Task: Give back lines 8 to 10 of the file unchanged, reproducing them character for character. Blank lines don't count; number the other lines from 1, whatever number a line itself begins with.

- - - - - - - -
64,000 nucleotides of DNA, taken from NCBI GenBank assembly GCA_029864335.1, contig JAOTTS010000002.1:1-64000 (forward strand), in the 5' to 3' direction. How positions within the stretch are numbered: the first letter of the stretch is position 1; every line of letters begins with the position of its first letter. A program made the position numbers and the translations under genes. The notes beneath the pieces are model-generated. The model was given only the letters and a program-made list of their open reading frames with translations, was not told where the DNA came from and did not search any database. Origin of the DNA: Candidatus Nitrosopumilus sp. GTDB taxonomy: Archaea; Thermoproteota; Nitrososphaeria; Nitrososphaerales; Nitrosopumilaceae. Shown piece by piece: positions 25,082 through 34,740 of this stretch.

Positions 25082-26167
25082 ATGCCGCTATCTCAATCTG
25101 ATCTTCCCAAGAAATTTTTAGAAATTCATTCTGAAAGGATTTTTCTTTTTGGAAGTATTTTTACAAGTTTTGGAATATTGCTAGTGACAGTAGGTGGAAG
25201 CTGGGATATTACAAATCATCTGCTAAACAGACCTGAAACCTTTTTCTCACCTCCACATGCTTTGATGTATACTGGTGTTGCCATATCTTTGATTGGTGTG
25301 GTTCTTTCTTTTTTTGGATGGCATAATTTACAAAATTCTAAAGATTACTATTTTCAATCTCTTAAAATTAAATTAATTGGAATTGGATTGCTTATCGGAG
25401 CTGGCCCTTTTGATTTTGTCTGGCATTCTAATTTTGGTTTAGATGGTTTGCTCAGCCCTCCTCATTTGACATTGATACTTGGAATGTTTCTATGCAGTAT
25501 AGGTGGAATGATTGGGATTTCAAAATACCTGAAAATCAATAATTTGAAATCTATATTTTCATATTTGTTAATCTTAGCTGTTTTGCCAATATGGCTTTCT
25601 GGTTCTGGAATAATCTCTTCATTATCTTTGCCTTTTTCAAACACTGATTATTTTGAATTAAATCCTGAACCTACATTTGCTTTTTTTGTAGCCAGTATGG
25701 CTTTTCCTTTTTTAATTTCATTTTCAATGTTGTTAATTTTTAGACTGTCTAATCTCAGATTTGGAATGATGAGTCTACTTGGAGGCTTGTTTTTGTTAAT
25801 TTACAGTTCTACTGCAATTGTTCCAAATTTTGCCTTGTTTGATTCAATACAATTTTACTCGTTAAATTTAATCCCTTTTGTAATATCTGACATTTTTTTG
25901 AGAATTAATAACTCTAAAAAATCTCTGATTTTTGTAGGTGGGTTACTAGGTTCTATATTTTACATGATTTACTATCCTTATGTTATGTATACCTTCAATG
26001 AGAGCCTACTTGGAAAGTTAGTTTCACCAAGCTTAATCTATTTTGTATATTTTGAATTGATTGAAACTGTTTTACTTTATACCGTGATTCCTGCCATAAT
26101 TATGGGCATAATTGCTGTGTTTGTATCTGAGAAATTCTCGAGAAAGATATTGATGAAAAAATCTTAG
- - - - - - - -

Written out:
25501 AGGTGGAATGATTGGGATTTCAAAATACCTGAAAATCAATAATTTGAAATCTATATTTTCATATTTGTTAATCTTAGCTGTTTTGCCAATATGGCTTTCT
25601 GGTTCTGGAATAATCTCTTCATTATCTTTGCCTTTTTCAAACACTGATTATTTTGAATTAAATCCTGAACCTACATTTGCTTTTTTTGTAGCCAGTATGG
25701 CTTTTCCTTTTTTAATTTCATTTTCAATGTTGTTAATTTTTAGACTGTCTAATCTCAGATTTGGAATGATGAGTCTACTTGGAGGCTTGTTTTTGTTAAT